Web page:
Enterprise rights management and keeping data in-house
- 27 April, 2010 04:46
Deployment can be tricky
Even with the right tools, ERM deployments can be challenging. A potentially hairy issue is convincing customers, particularly at other companies, to agree to install IRM software on their client systems.
"ERM's limitation is, if I want to share documents with a partner or [outside] customer, I have to install a client and have that be part of my security domain," says Oltsik.
This can make the other firm's IT staff quite nervous. In most instances ESG is aware of, where a company successfully deployed IRM security on partner sites, the firm had "lots of clout in their market ecosystem," Oltsik notes.
One way to minimize resistance is to pick an IRM product whose client code is relatively unobtrusive and nonproprietary.
BCA, for example, stopped using LockLizard's IRM product because it required installing a proprietary PDF reader that was not Adobe's, Chow says. "For our client base, that just wouldn't work." In contrast, FileOpen supplies a plug-in to users' existing Adobe readers that can be installed in 30 seconds, he adds.
Even so, customers still balk sometimes, Chow says. "IT says, 'What is this -- is this clean? What kind of information is it sending back to you? We need a security audit on this plug-in.' "
Some partners' IT departments simply refuse, in which case BCA asks the company to sign an agreement under which it promises not to share or abuse proprietary information. "We actually find that very effective," Chow says.
Before deploying an ERM platform, businesses need to define the policies that IRM and DLP controls will enforce. This can be quite challenging, especially if a company wants to protect a wide variety of information both inside and outside the corporate firewall.
Oltsik advises starting with a small number of policies and enforcement mechanisms, "or you'll have users, help desk personnel and policymakers struggling" to cope with the new rules. It's also wise to hire an experienced professional service provider that can help sort through policy and enforcement issues, he adds.
If you plan to deploy a complex set of policies, pick an ERM product that provides development tools and some kind of rules engine for managing and deploying policies. Most ERM policy tools are largely proprietary and stand-alone at the moment. However, some IRM and DLP vendors have been partnering to provide an integrated policy system.
Even more promising is growing industry support for Extensible Access Control Markup Language (XACML), an industry standard that would enable different policy engines to share information. A number of ERM vendors have tied into Microsoft's Active Directory (AD) and Rights Management Services, enabling their products to automatically propagate AD access rights.
Link to existing enterprise apps
That would be a big help to BCA, which is considering using FileOpen's IRM, or perhaps DLP, to "impose controls on internal employees so they can't just send out unencrypted research to whomever," says Chow. The research firm's IT group currently uses AD to push user access-rights policies to various internal security systems, but not to FileOpen. "If we do deploy IRM internally, we might tie it into AD," says Chow.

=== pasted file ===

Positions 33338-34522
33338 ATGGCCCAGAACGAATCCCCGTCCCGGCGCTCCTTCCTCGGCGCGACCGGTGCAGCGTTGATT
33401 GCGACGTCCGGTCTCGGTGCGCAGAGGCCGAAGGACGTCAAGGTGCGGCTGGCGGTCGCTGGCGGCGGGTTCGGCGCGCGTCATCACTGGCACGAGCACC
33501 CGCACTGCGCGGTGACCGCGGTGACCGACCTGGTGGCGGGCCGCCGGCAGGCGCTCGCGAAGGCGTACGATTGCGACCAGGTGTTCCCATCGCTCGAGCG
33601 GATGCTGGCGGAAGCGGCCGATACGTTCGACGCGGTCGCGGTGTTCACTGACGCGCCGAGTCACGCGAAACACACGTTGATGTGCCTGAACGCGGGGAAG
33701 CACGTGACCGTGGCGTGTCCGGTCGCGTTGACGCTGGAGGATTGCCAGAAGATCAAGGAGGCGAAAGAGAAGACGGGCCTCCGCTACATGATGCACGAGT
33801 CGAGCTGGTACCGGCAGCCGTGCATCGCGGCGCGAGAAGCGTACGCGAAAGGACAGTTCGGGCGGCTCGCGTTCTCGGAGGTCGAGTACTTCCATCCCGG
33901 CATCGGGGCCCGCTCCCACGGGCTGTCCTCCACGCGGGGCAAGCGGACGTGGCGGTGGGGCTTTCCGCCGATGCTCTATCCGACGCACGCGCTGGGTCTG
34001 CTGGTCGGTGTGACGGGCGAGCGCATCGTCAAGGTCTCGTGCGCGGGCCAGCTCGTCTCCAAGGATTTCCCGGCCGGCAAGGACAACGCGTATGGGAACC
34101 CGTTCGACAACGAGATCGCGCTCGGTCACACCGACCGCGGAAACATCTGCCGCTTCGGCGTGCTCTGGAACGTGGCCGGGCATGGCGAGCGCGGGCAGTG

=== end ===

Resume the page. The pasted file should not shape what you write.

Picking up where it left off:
Of course, simpler ERM installations that do not involve complex security rules may not require a policy engine.
Select Milk Producers, for example, uses LockLizard's IRM product to provide its customers and board members, who are all dairy farmers, with secure access to the information on its Web server. "These are dairy farmers, not high-end users, and sometimes they don't log off or save passwords to their Web site," says Craig Card, Select Milk's systems hardware analyst. The dairy farmers are also often competitors with one another, and only some are board members; therefore, it's important they get access only to the information they are entitled to.
"LockLizard provides security that works automatically, with minimal user involvement," says Card. The DRM product has no policy engine, but with only about 125 users and 25 board members, manually setting up the policies wasn't a big deal, he adds.
Similarly, BCA has so far deployed only a limited number of FileOpen's access controls on the research documents it sells to customers, Chow says. "Some of our clients pay us a lot of money for research. If you tell them they can only read a document online and not print it, or if their access rights expire after such-and-such a date, you can lose the client."
Indeed, successful ERM implementers need to walk a fine line between meeting security priorities and not stepping too hard on customers' toes, whether external or internal, industry sources agree.
At Flextronics, for example, "we wanted to be proactive, not reactive" when it came to enforcing security rules, says Bauer. "Most security tools use a traffic-cop model: OK, I caught you speeding -- but the guy gets away with speeding first. [ERM] helps us prevent people from speeding so we don't have to give a ticket."
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